The 70/30 Principle

We’ve all heard of the 80/20 Principle, it has saturated every workplace and industry. This was amplified further after the release of Richard Koch’s Bestseller (called “The 80/20 Principle” if you couldn’t guess that). To fill anyone in that may not have heard of the theory, it suggests that 20% of our actions produce 80% of the result, whatever the endeavour may be. Essentially this is a guide to productivity in life and in the workplace, identifying the most important tasks/ people or projects and eliminating the rest. Don’t panic, the title I have created, The 70/30 Principle is not some cheap rip off of the same idea. It’s been included for the simple point of setting the scene and just as importantly avoiding potentially claims of plagiarism or unoriginality.

This has theory has come to fruition through reading and learning from a variety of experts in equally varying fields; however the two biggest reference points were Starting Strength author and founder Mark Rippitoe and high profile blogger and New York Times bestselling author Mark Manson. Incidentally, my father’s name is Mark but he had nothing to with this article/ theory. The reason these two in particular were chosen was not that both have been indirect teachers and mentors for me in my personal development; more so it was because their expertise lie in the areas of life where this theory is most applicable. For Rippitoe, it’s Strength and athletic prowess while Manson covers the broad but interlinked subjects of business, writing, self-help as well as love and relationships. Now that’s out of the way and no further adieu, “The 70/30 Principle,” a theory on Physical, Mental and Career Success.

“The grass is greener on the other side,” point blank — that’s utter malarkey. Everybody, at least from what I’ve observed, has some vision of a what their life will be like in the next 6 months, 1 year, 5 years, etc. It’s usually a rosy dream about having no money stresses, no arguments, physically energetic, pain free with everyone and everything in their life being extremely reliable and equally rosy. This is the first major flaw in a lot of people’s thought processes, that one day they’ll wake up and everything will be 100% good and O% bad. That’s the where terms like the “American Dream” originate; it’s what people are thinking when they say “When we win the lottery tomorrow…” and it’s the very foundation of the self-entitlement and perfectionism that has riddle society for decades. In fact, studies show that since the 1950s that depression and anxiety has risen dramatically as a whole; conveniently this is when the “American Dream” and “white picket fence” ideals were being ingrained in society. (Find Evidence)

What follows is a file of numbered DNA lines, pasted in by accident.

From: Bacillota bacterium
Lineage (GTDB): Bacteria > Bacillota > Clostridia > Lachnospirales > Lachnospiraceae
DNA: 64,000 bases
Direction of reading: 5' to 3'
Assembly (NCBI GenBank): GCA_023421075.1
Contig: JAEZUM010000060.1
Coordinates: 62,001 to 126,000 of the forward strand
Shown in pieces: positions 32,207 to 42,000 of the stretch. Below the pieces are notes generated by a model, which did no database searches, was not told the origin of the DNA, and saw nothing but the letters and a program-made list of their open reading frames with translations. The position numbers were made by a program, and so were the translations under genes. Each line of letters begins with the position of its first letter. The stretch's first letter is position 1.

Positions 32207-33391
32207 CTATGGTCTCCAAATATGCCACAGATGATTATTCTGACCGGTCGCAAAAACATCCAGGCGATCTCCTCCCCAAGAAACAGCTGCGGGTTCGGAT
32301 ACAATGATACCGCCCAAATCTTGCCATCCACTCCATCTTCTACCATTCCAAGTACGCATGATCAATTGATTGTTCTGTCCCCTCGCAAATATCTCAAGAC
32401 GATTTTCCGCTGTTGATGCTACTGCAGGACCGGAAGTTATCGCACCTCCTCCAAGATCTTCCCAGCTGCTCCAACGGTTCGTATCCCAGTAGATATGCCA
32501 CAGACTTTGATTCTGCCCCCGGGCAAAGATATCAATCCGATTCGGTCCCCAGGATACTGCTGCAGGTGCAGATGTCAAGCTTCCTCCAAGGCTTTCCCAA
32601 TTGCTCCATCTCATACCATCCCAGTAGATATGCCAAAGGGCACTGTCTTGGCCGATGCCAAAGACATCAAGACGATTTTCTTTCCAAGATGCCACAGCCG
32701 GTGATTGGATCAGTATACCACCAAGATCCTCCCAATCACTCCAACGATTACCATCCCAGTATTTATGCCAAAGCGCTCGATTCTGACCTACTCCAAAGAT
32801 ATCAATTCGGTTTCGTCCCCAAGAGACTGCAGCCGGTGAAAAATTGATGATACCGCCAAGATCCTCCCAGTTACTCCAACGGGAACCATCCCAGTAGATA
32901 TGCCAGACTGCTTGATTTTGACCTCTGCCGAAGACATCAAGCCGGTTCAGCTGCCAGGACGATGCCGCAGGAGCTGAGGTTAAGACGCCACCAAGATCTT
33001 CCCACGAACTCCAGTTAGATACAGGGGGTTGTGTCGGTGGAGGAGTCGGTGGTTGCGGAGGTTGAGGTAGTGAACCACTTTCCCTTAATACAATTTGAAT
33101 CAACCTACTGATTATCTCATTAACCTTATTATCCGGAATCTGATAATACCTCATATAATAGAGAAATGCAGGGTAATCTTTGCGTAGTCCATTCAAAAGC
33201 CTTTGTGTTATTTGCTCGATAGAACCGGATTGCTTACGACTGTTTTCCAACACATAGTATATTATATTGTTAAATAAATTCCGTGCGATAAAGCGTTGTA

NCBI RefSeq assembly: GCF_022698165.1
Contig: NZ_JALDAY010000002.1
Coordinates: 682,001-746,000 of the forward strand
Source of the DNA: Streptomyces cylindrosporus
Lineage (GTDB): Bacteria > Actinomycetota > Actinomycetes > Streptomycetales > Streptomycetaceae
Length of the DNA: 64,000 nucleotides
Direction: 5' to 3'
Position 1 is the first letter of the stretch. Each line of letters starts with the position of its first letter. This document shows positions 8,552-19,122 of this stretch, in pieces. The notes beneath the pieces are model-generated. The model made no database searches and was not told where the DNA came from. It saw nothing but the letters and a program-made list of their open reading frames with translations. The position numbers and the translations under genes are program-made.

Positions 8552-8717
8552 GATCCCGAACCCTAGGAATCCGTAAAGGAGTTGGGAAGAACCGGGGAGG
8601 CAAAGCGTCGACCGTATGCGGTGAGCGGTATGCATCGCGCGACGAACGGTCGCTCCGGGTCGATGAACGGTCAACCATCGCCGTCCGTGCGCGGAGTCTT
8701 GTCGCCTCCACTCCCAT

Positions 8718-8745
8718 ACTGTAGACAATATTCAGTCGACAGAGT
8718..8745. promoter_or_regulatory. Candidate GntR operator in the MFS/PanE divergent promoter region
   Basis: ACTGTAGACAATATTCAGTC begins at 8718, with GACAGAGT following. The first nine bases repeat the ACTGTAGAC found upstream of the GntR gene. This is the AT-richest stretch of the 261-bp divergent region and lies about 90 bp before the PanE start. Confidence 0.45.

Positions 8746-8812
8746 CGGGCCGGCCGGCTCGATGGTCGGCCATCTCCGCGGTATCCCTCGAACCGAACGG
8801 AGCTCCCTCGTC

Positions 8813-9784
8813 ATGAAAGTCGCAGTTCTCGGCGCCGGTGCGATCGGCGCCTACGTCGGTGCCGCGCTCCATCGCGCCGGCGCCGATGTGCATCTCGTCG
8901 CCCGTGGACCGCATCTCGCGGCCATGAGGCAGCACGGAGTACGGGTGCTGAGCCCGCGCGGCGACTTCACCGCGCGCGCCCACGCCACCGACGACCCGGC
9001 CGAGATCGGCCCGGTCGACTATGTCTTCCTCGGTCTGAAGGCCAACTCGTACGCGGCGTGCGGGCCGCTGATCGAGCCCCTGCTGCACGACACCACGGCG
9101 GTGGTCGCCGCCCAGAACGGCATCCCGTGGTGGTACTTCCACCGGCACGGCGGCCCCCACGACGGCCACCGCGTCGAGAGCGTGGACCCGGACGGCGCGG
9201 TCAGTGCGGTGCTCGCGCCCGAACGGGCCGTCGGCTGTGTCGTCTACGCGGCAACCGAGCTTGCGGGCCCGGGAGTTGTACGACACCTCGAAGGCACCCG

Two random but important definitions:

1. Perfectionism is described as the disposition to regard anything short of perfection as unacceptable (mind-blowing right)

2. Self — Entitlement is the fact of having a right to something

The 100% is not necessarily the issue, in terms of having a more fulfilling and positive life. More so, it’s the attempt to eradicate or believe that there is no reason for the shitty and mundane parts of life (pardon the French) that lead to our undoing. Bad things, problems and conflicts are all a necessary part of life and interestingly enough in the bestselling “Subtle Art of not Giving a F**k” by Mark Manson, it’s the act of solving those problems and conflicts where true happiness is found.

The main point being made is that no matter what you do in life, there is a good — bad ratio. For example, if you were to feed someone nothing but potato chips and soft drink and have them sit on the couch all day, a certain amount of the weight they would gain would be muscle. Albeit, the gain in fat would far outweigh (pun intended) lean mass growth that muscle would still be there, even without exercise. This is a direct quote from the Starting Strength Founder Mark Rippitoe. Other examples and the sides of them that don’t have a place in a highlight reel are listed below (this saved the paragraph being a page long):

- Dream Career: amount of time it takes, dealing with people you don’t like, late nights/ early mornings, constant mistakes, stress over validation and how good you are, missing out on social activities.